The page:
BBH Bartle Bogle Hegarty, London have created a twist on Shakespeare's "A Midsummer Night's Dream" for their lasted work for Levi's. Directed by Noam Murro, the ad is the work of Copywriter Nick Gill and Art Director Mark Shillum and began airing on February 14th.
The modernized version of Shakespeare's fairy story takes place not in the woods but on the streets of Los Angeles. Bottom is played by model turned actor Joshua Alba and Titania is played by Amanda Sudano, Donna Summer's daughter.
The Telegraph reported that even though the language is "complex and archaic", Levi's doesn't think it will go over the heads of their young target audience.
"I think we underestimate young people today. Our research shows that they understand it immediately," said Kenny Wilson, brand president for Levi's Europe.
He said that Levi's chose A Midsummer Night's Dream as the basis for its new advertisement to be different and stand out. "It demonstrates independence and freedom of thought. Young people appreciate the fact that it's not the same as anything else on television."
Levi's is hoping the £21 million campaign will help reverse a seven-year decline which has seen its sales plummet by 42 per cent.
And the Media Guardian reported that "Kenny Wilson, the brand president for Levi's Europe, denied 501 had lost its way despite increased competition from fashion brands such as Diesel."
"Levi's is about being the original jeans brand. It is that simple. Original is about being the first of its kind and about doing new things in fashion and brand communication.
He said Levi Strauss had to take risks and innovate in its advertising because of its legacy of memorable advertising campaigns.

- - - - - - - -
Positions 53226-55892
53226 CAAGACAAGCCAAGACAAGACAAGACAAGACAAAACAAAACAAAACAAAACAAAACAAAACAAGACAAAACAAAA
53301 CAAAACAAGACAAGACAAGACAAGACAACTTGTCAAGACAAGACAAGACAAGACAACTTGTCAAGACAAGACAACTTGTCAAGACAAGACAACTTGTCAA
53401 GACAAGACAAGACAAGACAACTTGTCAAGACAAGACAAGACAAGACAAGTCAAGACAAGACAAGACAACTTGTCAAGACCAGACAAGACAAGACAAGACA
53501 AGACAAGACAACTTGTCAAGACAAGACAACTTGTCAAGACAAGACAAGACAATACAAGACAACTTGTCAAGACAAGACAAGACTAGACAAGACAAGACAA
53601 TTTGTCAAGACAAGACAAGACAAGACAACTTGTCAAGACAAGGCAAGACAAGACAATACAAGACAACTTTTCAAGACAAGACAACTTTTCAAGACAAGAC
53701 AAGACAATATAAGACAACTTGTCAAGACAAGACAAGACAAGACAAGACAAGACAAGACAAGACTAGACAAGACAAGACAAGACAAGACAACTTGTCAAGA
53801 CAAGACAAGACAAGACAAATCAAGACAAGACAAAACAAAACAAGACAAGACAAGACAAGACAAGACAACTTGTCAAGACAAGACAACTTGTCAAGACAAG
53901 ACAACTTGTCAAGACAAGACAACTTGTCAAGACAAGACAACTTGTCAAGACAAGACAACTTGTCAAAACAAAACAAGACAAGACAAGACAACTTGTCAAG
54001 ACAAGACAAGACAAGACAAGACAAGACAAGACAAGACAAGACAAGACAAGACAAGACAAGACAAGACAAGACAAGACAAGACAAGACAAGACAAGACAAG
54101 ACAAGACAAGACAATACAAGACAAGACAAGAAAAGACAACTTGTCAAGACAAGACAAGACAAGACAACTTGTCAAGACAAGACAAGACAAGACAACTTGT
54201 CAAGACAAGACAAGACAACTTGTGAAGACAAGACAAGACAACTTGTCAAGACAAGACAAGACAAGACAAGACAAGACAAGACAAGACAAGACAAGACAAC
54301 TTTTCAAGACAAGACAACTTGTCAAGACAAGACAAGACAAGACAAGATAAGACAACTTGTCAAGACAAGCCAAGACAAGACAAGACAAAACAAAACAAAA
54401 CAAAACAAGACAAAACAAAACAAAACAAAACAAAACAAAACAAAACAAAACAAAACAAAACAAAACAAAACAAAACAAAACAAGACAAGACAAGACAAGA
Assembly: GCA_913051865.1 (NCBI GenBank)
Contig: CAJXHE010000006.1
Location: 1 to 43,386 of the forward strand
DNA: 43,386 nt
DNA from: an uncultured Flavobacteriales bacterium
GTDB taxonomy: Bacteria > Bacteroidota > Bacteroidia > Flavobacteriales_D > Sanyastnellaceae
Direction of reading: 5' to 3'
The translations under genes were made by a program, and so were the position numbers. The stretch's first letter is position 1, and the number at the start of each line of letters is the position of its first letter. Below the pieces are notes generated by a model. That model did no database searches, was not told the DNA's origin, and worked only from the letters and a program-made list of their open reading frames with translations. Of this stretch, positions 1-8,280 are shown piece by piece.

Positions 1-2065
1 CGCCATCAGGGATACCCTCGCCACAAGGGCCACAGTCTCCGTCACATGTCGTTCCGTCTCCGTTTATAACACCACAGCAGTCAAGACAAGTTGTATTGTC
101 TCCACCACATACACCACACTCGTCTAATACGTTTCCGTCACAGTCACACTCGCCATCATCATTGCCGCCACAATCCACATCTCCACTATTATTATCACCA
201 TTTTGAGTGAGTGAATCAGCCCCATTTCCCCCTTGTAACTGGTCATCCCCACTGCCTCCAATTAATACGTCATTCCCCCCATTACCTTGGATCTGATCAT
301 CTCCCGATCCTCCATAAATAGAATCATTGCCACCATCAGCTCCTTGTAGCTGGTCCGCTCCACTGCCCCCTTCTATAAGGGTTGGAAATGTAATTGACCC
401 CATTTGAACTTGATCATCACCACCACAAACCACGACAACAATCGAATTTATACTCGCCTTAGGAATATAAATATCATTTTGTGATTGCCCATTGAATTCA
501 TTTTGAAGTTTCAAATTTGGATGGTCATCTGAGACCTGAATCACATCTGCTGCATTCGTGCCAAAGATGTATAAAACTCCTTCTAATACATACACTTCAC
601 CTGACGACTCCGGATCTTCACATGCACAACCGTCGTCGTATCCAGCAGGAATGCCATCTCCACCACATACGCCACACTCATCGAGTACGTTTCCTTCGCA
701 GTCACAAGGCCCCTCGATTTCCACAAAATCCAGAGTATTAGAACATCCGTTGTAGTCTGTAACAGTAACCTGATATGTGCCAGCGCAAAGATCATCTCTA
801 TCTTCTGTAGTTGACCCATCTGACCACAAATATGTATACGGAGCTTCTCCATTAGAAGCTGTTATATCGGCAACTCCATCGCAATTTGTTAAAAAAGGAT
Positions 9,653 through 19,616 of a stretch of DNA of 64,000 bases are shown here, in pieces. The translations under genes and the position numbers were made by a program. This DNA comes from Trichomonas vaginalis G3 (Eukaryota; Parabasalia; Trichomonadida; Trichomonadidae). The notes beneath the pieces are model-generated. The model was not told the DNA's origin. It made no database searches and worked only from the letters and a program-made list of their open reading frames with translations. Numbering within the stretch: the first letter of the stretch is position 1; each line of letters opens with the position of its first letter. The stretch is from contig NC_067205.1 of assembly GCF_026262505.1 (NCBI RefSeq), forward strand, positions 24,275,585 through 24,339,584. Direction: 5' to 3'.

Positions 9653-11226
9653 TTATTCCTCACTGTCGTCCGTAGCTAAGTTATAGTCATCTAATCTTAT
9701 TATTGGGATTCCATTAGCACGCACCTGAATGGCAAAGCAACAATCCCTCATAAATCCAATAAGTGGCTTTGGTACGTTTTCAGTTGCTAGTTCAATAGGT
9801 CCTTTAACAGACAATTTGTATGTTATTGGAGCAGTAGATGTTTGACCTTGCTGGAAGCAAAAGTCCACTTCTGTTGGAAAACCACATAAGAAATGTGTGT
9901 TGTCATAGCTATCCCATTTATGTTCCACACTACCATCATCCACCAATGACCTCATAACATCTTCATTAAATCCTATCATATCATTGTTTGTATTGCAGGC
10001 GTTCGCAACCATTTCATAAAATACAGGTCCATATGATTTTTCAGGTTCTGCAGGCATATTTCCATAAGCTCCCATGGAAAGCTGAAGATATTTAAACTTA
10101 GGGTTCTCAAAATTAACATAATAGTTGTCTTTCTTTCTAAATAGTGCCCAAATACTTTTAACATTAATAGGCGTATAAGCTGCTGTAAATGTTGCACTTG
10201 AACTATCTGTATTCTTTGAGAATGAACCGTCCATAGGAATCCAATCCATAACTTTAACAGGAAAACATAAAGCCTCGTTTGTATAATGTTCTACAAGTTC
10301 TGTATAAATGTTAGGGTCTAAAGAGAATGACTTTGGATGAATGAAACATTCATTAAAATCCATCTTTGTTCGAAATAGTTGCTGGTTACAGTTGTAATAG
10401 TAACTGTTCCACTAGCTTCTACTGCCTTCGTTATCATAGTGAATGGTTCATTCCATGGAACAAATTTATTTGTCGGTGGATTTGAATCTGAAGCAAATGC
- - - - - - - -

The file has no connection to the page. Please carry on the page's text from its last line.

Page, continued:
The Media Guardian also noted that the ad will be dubbed into Italian, French, Spanish and German and subtitled in Scandinavian countries. In continental Europe, the opening title will be changed to identify the play and scene, which was though to be too obvious for audiences in Britain.
What's interesting about this particular part of the play that they chose to use, is that in the originial version, this is where Puck gives Bottom the head of an ass, and Oberon puts Titania under a spell so that she will fall in love with the first "vile" person she sees. And at the end when the spell is lifted she returns to loving Oberon.
This seems a strange point to be making about Levi's. Although, perhaps the target audience for this will not analyize the plot in that manner. The ad does stay true to Shakespeare's words. But for those who know Shakespeare, it does seem an odd route to take, especially when there are other probably better plays and scenes to pick from which would not have the connotation of someone wearing their brand being an ass and a woman falling in love with him only because she is under a spell or drugged. I do have to wonder if the copywriter for this spot actually understands Shakespeare or even read/watched the play, considering the way they misrepresent the text.